Jurassic Park’s theatrics continue to inspire countless children to learn more about dinosaurs. Though this is generally considered a positive thing, they are more learning about specific properties of individual dinosaurs (that are only sometimes accurate), rather than the underlying meanings behind the traits. By providing certain inaccuracies in the films that are designed to entertain rather than educate us, Jurassic Park in part can actually be detrimental to one’s understanding of paleontology and biology. However, it is probably safe to say that the wonder and amazement that Jurassic Park brings about in children who would otherwise never be inspired to learn about dinosaurs is far more important than being completely accurate and is, unquestionably, a major force acting in the propagation of interest in paleontology.

Jurassic Propositions

Jurassic Propositions features short essays by students from the University of Chicago’s Dinosaur Science class, which is taught by paleontologist Dr. Paul Sereno. Sereno’s Teaching Assistant, Sara ElShafie, asked the students to act as scientific consultants to the Jurassic Park filmmakers, addressing inaccuracies in the previous films and suggesting ideas or improvements for the next sequel.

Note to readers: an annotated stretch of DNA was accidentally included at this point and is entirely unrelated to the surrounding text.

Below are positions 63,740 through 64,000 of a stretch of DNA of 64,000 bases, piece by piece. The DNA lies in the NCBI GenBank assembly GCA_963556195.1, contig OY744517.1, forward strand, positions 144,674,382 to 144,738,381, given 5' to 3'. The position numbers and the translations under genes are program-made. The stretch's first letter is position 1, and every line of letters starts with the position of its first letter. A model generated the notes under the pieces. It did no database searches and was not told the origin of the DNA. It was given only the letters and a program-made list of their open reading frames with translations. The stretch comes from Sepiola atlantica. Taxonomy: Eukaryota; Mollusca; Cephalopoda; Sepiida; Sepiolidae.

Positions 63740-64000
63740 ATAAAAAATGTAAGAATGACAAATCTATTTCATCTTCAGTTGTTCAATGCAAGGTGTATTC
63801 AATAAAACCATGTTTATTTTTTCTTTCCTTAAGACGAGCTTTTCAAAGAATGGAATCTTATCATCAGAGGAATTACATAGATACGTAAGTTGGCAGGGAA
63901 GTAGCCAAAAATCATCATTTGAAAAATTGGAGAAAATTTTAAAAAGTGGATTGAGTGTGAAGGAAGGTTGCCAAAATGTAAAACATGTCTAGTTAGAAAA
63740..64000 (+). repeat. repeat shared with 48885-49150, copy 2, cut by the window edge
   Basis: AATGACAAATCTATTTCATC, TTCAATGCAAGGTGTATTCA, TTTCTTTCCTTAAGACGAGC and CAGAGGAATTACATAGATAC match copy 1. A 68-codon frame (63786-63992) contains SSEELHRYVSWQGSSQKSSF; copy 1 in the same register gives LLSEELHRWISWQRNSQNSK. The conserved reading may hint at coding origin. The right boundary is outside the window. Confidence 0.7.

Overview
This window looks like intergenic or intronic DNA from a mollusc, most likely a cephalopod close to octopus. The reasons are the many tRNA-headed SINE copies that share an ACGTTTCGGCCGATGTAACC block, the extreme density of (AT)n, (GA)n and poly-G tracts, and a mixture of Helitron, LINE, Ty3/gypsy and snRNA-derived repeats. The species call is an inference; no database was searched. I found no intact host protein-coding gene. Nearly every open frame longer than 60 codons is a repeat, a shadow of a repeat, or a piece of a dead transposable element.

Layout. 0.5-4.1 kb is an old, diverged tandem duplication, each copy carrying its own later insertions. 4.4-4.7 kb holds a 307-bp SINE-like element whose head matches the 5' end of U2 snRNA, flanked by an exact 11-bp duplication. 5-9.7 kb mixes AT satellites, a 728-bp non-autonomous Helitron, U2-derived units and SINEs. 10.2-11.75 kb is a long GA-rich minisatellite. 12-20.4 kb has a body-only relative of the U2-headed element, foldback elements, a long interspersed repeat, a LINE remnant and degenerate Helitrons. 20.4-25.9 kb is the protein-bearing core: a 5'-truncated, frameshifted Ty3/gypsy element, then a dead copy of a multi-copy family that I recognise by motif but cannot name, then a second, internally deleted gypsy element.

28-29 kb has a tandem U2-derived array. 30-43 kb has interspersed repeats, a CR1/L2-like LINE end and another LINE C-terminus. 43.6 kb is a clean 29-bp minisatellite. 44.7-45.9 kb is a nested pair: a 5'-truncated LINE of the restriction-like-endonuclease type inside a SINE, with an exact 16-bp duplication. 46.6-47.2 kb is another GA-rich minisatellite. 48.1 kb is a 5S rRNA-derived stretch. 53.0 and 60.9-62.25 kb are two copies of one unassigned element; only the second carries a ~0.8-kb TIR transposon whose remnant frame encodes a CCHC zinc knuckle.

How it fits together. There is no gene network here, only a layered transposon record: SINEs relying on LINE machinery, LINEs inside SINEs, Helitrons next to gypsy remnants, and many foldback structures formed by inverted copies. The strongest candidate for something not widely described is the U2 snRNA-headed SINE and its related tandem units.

1. Sereno, P. (1999). The evolution of dinosaurs. Science, 284:2137-2147.
1. Paul, Gregory S. (1988). Predatory Dinosaurs of the World. New York: Simon and Schuster. pp. 464pp
2. Norell, Mark A.; & Makovicky, Peter J. (1999). Important features of the dromaeosaurid skeleton II: information from newly collected specimens of Velociraptor monoliensis. American Museum Novitates 3282: 1–45.
3. Larsson, C., Sereno, P., and Wilson, J. (2000). Forebrain enlargement among nonavian theropod dinosaurs. Journal of Vertebrate Paleontology. 20:615-618.
4. Gong, E. et al. (2009). The birdlike raptor Sinornithosaurus was venomous. PNAS 107:766-768.
5. Farlow, J. et al. (2000). Theropod Locomotion. American Zoology 40:640-663.
6. Milner, A. et al. (2009). Bird like anatomy, posture, and behavior revealed by an early Jurassic theropod dinosaur resting trace. PLoS ONE 4:1-14.
7. Fastovsky, D. and Weishampel, D. (2005). The evolution and extinction of the dinosaurs. Cambridge University Press, Cambridge.